As people get into their 60s or 70s, they start to spend less in order to conserve their assets. A new study sheds light on one possible reason why: pessimism.
When it comes to finances, “our ability to reliably anticipate the future weakens as we age,” says study author Matt Fellowes, former chief executive of HelloWallet, a Morningstar Inc. subsidiary that helps employees manage their paychecks and workplace benefits.
For the many Americans who haven’t saved enough for retirement, this tendency toward frugality isn’t necessarily a bad thing.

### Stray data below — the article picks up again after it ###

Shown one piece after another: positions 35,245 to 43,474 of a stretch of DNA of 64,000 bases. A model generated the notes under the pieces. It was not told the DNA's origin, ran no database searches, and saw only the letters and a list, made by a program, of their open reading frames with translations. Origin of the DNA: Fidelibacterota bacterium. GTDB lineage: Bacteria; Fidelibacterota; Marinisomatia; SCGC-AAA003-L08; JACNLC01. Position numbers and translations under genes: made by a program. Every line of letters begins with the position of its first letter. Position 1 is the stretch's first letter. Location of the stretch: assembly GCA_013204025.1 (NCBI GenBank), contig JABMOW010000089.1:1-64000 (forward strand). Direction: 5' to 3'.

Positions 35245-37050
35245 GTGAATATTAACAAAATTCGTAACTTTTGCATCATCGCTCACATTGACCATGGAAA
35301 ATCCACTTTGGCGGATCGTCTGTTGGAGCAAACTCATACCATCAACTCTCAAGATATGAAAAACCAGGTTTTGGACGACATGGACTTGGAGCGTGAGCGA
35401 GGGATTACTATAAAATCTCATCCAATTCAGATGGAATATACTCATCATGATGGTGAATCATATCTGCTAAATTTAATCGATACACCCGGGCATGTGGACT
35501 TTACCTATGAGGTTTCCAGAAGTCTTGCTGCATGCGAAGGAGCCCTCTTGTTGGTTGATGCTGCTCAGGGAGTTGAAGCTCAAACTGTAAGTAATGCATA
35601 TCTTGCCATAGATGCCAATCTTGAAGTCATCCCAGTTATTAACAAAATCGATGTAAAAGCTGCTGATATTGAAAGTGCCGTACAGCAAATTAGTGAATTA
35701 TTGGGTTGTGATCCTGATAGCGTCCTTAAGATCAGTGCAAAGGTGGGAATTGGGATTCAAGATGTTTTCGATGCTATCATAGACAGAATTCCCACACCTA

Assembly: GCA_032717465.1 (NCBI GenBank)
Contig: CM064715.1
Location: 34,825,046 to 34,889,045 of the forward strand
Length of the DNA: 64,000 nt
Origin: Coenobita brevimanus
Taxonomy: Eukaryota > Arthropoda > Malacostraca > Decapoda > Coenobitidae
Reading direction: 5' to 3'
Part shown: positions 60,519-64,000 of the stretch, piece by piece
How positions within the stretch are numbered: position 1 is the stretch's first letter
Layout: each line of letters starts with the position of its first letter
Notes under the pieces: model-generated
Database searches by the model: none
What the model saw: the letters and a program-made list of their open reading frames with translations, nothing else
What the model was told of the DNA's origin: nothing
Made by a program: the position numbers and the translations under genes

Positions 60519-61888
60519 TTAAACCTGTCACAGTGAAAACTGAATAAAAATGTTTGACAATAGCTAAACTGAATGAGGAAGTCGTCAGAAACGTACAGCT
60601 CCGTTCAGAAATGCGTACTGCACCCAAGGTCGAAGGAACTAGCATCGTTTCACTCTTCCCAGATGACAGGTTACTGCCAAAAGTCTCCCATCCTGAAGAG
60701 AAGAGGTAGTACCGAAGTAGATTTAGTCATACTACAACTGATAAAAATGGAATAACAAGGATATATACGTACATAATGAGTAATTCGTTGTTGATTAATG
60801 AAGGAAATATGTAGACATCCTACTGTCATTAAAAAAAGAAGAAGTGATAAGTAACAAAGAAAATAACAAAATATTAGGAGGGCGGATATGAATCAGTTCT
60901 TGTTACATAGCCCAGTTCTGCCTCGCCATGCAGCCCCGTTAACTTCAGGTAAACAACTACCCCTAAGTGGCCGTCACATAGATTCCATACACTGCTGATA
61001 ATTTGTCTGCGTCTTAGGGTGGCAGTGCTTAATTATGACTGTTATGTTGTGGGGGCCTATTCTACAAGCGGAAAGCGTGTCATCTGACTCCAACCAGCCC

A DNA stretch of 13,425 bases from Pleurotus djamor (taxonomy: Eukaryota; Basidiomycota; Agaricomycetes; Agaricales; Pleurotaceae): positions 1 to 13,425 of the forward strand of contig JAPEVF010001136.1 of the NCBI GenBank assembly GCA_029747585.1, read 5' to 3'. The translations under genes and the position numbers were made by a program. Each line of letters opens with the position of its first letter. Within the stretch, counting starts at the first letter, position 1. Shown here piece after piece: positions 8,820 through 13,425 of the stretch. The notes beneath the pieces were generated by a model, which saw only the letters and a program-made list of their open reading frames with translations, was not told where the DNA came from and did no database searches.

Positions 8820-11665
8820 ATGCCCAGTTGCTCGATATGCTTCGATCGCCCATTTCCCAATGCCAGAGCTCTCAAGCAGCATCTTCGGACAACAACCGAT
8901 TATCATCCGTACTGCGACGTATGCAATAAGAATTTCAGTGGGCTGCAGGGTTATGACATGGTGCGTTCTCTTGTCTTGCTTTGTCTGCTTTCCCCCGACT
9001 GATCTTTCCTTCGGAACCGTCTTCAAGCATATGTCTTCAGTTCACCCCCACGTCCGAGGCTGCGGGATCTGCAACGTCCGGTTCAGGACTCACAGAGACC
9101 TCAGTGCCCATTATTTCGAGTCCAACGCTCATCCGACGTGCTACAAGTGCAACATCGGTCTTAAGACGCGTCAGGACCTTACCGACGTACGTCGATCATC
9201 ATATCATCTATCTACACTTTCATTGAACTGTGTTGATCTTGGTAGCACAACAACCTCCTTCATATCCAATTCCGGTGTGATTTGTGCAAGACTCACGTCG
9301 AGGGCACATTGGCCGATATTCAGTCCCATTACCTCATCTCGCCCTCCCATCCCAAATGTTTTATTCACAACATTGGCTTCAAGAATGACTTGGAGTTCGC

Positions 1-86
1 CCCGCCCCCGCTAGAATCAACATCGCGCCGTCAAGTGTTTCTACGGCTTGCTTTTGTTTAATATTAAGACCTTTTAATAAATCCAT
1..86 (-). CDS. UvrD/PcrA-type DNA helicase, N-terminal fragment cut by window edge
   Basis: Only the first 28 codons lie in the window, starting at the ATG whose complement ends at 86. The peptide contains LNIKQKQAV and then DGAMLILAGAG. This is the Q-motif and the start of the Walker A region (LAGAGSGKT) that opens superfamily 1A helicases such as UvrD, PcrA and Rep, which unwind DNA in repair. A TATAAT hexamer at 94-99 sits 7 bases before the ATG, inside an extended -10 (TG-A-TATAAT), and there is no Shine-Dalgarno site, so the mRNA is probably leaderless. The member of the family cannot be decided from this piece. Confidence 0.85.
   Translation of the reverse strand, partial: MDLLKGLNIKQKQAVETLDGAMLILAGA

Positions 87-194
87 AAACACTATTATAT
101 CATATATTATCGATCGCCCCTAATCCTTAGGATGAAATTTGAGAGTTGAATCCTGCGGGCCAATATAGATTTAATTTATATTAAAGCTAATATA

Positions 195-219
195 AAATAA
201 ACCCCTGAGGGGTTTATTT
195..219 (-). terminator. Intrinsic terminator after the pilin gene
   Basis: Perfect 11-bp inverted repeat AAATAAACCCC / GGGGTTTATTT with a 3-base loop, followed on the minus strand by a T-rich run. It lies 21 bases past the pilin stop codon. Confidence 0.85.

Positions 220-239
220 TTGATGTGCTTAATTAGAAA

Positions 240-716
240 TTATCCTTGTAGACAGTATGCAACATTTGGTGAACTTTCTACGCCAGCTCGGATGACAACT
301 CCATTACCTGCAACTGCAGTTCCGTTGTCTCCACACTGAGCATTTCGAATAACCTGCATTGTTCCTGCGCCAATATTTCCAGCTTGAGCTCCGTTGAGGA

But for those who have saved diligently, “they are not enjoying retirement in the way they should,” says Mr. Fellowes, who plans to launch an online financial advisory service aimed at people 50 and over this summer.
Published Monday, the study examined responses to the University of Michigan surveys of consumers from 1978 to 2014. The study found that in 2014, in comparison to people under 35, adults over 64 were 30% to 40% less optimistic about their future financial health and the U.S. economy and stock market. This “optimism gap” persisted when Mr. Fellowes controlled for income, education and gender.
The study also found that people spend less as they age—about 2.5% less, on average, in each successive year between 60 and 70 and by more in later years.
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May 16, 2017 at 03:13PM
from Brian Hershberg